Published on : Thursday, March 18, 2021
A significant tornado outbreak is expected to hit much of the US Southeast in multiple waves Wednesday, according to the Storm Prediction Centre, which issued a rare “high risk” level warning.
Long-track, intense tornadoes are expected to begin in parts of Louisiana and Arkansas on Wednesday afternoon and then spread eastward and peak at night in Mississippi and Alabama, the centre said. Atmospheric conditions across the region make this threat for tornadoes as bad as it gets.
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Three million people are under this high level threat, and in all, about 45 million people are under a severe weather threat from the storms and could see tornadoes, large hail and damaging winds. Adding to the concern is that night-time tornadoes can be more given that people are sleeping and may be unprepared to take immediate shelter.
The risk level for tornadoes and severe storms was raised to the highest possible level — 5 out of 5 — a rare incident, the center says. The last such high risk was issued in May 2019 when the central Plains were hit with dozens of tornadoes and flash flooding.
As of midday Wednesday, a line of severe storms was moving into western Louisiana and Arkansas, prompting three separate tornado watches through the early afternoon.
Individual supercells will begin to develop ahead of that main line of storms from central Mississippi into central Alabama. This will be the most dangerous part of the outbreak, the center said, as these storms typically have the greatest potential to produce long-track, intense tornadoes.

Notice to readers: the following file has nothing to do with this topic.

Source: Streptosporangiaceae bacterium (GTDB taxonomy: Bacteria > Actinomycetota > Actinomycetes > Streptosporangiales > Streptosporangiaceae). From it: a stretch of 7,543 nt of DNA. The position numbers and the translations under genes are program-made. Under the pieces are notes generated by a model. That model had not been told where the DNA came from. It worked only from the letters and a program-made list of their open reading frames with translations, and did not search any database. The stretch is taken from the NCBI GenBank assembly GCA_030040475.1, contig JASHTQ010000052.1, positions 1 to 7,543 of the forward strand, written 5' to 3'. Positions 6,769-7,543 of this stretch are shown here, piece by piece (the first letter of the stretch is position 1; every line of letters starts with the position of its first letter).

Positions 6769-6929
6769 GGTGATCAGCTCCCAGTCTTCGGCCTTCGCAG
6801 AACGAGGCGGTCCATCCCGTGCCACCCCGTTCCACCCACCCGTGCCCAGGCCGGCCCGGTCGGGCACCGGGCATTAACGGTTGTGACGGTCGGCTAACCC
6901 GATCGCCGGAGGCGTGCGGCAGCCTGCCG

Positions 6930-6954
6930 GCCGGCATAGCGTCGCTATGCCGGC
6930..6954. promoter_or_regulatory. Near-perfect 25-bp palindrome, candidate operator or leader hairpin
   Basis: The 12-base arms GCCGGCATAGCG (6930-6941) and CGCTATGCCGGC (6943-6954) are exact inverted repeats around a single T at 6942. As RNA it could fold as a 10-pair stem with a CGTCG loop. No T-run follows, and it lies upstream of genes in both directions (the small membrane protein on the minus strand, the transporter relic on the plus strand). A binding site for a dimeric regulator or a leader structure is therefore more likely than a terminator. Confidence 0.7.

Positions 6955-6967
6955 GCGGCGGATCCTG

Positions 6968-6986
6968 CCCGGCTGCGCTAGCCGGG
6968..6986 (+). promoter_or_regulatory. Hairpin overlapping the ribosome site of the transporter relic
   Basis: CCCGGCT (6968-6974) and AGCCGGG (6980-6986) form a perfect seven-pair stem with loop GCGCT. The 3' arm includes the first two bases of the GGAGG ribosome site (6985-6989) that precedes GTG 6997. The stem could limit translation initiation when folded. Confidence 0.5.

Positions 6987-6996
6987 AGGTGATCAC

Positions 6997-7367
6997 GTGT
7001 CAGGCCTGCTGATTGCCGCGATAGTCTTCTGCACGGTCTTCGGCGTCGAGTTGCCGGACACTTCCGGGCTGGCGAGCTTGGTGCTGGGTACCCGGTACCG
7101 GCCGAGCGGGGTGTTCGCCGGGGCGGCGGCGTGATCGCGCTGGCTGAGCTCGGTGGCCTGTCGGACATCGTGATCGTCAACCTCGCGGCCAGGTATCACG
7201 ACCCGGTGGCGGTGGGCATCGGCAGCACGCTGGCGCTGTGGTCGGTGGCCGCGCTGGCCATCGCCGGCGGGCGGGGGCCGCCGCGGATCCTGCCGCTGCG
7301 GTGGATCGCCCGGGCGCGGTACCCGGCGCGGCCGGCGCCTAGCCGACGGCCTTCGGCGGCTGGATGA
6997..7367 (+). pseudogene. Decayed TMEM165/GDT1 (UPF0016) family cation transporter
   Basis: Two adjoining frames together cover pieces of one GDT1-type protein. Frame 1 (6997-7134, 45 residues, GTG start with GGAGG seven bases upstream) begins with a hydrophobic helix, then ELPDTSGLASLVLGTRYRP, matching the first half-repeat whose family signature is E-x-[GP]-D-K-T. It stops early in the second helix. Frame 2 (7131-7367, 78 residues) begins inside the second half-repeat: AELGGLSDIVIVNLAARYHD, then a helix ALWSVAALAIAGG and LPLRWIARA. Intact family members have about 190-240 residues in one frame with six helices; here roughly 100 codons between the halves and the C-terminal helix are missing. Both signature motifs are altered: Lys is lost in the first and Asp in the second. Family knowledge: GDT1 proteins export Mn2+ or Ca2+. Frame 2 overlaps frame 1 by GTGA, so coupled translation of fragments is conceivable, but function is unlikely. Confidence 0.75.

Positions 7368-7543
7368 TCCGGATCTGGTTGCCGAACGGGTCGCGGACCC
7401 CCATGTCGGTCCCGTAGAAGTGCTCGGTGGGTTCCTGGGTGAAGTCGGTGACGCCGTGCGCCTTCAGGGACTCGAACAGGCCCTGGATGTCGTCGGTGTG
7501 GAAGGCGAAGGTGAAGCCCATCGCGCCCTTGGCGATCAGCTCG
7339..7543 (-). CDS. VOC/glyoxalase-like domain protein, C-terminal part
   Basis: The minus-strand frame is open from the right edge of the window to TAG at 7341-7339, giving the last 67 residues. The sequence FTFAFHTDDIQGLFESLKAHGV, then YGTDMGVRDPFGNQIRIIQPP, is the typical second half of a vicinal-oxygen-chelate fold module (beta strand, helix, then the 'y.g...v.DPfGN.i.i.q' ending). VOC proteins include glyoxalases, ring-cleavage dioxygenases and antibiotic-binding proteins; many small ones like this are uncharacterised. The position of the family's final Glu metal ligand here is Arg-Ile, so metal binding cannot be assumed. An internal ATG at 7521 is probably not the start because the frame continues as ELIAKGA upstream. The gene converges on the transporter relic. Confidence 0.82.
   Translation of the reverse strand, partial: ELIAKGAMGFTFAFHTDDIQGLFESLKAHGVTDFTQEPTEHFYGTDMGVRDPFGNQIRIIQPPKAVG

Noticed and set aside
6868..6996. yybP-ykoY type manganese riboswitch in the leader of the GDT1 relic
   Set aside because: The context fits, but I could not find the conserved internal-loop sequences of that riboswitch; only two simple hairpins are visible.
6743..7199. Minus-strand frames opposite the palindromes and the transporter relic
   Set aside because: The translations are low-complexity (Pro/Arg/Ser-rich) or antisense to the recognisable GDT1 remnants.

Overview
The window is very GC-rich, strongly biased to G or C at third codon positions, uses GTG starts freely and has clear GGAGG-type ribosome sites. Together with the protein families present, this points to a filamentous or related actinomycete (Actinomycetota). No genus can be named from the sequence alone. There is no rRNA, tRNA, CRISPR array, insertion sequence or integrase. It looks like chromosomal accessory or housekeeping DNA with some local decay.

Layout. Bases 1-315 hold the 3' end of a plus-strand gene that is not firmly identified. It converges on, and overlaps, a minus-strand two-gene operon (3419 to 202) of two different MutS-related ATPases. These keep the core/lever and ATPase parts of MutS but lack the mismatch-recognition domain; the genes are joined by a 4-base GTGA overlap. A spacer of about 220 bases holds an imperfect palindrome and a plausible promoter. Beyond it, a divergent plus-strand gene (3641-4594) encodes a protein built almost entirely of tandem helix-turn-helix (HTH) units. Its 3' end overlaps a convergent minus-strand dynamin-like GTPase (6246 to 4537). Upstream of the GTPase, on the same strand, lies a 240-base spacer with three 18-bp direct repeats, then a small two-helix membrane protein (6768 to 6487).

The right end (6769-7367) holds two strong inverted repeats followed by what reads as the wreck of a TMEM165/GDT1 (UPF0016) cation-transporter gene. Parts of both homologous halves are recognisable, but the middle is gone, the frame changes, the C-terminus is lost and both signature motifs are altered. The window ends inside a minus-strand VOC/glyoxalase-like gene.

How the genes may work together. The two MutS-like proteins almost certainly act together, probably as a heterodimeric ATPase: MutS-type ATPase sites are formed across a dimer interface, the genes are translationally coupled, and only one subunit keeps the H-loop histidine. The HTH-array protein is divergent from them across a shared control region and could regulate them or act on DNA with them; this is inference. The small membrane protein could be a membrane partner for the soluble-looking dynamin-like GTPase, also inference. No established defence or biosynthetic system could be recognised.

A “particularly dangerous situation,” or PDS, tornado watch has been issued for parts of Alabama and Mississippi until Wednesday evening, according to the Storm Prediction Center. A PDS tornado watch is issued when the forecaster has high confidence that multiple strong or violent tornadoes (EF2 or higher) will occur in the watch area.
The main line of storms is then expected to continue eastward through Mississippi, Tennessee and Alabama through the evening. It will eventually reach Georgia in the overnight hours and then the Carolinas on Thursday.
A tornado watch means conditions are favorable for a tornado, while a tornado warning is more immediate and means one has been sighted or may be happening.